execution – Cameron Todd Willingham in 2004 – has raised awareness of the
irreversible risk of error associated with the death penalty. Since 1973,
139 people – including 11 Texans – have been exonerated from death rows
nationwide due to evidence of their wrongful conviction. 9 exonerations
occurred in 2009 and included two Texas cases: Michael Toney and Robert

Highlights of Texas Death Penalty Developments in 2009: The Year in Review
include the following:

-In 2009, the State of Texas carried out 24 executions. Currently there
are 332 inmates on death row in Texas – 322 men and 10 women.

-5 inmates were resentenced to death in 2009.

-In 4 capital murder trials, juries rejected the death penalty and opted
for a sentence of life in prison without the possibility of parole. Levi
King was spared a sentence of death in Lubbock County on October 8, 2009.
His case, which had been moved from Gray County, cost nearly $1 million.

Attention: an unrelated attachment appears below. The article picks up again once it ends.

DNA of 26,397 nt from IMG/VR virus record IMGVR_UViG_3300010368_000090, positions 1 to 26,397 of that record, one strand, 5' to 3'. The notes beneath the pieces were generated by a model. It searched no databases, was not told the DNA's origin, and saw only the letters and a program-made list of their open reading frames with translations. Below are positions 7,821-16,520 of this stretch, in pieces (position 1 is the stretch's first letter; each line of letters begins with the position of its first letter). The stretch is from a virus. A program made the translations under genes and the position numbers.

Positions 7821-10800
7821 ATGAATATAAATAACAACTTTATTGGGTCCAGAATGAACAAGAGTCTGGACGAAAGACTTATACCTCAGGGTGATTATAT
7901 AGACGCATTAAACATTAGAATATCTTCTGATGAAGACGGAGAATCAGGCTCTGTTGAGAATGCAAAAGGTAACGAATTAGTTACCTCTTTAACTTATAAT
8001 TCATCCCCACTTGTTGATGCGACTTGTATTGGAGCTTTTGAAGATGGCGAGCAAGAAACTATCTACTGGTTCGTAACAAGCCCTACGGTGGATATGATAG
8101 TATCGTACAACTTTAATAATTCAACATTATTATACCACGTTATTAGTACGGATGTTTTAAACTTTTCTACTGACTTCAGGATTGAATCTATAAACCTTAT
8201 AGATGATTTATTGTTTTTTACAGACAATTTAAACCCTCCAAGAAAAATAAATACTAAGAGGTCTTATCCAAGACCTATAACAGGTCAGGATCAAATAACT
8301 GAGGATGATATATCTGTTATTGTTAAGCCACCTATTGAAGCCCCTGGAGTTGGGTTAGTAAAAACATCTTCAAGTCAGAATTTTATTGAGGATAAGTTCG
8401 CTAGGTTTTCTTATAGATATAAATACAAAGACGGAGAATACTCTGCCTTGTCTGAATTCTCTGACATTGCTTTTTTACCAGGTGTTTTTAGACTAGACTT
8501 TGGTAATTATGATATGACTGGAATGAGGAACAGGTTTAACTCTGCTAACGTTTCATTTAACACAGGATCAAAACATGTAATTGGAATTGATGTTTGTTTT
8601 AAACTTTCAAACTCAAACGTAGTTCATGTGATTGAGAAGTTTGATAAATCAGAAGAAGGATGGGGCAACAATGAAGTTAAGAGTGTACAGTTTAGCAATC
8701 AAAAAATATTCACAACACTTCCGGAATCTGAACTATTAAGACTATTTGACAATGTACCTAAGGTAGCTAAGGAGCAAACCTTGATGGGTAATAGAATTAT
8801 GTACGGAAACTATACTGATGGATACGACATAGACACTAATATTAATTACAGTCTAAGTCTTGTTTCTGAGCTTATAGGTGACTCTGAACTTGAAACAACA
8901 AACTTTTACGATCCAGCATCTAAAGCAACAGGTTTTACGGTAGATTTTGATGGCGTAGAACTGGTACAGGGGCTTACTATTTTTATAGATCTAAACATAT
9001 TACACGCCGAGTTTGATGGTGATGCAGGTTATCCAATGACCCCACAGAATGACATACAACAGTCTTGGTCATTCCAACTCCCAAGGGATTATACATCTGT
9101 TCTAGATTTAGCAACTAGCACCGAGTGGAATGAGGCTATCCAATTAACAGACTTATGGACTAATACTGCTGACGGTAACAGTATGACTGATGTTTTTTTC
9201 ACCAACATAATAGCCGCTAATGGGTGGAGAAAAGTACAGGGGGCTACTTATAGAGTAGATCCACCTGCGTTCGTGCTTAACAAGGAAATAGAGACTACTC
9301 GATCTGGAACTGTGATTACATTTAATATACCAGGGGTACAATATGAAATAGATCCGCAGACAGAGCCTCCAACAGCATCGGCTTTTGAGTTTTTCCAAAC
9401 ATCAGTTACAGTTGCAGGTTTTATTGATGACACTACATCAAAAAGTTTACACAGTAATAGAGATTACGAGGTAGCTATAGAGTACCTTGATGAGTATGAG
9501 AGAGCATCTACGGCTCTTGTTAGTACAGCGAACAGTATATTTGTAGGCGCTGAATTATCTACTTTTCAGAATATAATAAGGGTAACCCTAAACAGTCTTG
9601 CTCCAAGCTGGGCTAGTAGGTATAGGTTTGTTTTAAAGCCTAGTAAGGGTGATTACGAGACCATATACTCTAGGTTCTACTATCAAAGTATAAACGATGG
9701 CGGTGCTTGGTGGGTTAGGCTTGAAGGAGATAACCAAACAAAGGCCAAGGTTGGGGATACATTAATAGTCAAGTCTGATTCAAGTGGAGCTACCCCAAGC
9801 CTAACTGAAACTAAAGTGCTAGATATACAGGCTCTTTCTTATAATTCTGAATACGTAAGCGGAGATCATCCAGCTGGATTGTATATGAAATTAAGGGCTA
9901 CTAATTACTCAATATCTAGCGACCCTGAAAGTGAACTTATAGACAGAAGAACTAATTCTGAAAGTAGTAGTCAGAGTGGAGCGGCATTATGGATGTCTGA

King was already serving 2 consecutive life sentences in Missouri.

-7 inmates scheduled for execution in 2009 received last-minute stays due
to mitigating factors, new forensic evidence relating to innocence, or
claims of mental retardation or mental illness. A comparable number of
stays have been granted in recent years (6 in 2008 and 7 in 2007). -6
inmates were removed permanently from death row in 2009; their sentences
were commuted to life in prison.

-One inmate, Robert Lee Thompson, was executed despite a rare
recommendation for clemency from the Texas Board of Pardons and Paroles.

TCADP's report also recaps the 81st Texas Legislature Regular Session,